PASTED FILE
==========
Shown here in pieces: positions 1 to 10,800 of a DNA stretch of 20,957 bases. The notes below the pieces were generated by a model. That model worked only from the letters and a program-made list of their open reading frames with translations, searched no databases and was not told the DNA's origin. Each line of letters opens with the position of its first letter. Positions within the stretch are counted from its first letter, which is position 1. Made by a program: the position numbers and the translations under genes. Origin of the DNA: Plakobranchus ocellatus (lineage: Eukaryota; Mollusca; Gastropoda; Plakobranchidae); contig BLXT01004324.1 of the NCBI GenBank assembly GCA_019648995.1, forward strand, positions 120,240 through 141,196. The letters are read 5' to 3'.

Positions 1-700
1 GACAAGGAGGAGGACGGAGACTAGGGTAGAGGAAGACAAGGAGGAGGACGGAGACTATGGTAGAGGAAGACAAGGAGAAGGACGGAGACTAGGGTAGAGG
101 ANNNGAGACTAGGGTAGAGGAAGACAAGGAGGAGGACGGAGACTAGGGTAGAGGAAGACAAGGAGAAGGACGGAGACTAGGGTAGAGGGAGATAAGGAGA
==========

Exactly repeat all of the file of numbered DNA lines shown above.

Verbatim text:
Shown here in pieces: positions 1 to 10,800 of a DNA stretch of 20,957 bases. The notes below the pieces were generated by a model. That model worked only from the letters and a program-made list of their open reading frames with translations, searched no databases and was not told the DNA's origin. Each line of letters opens with the position of its first letter. Positions within the stretch are counted from its first letter, which is position 1. Made by a program: the position numbers and the translations under genes. Origin of the DNA: Plakobranchus ocellatus (lineage: Eukaryota; Mollusca; Gastropoda; Plakobranchidae); contig BLXT01004324.1 of the NCBI GenBank assembly GCA_019648995.1, forward strand, positions 120,240 through 141,196. The letters are read 5' to 3'.

Positions 1-700
1 GACAAGGAGGAGGACGGAGACTAGGGTAGAGGAAGACAAGGAGGAGGACGGAGACTATGGTAGAGGAAGACAAGGAGAAGGACGGAGACTAGGGTAGAGG
101 ANNNGAGACTAGGGTAGAGGAAGACAAGGAGGAGGACGGAGACTAGGGTAGAGGAAGACAAGGAGAAGGACGGAGACTAGGGTAGAGGGAGATAAGGAGA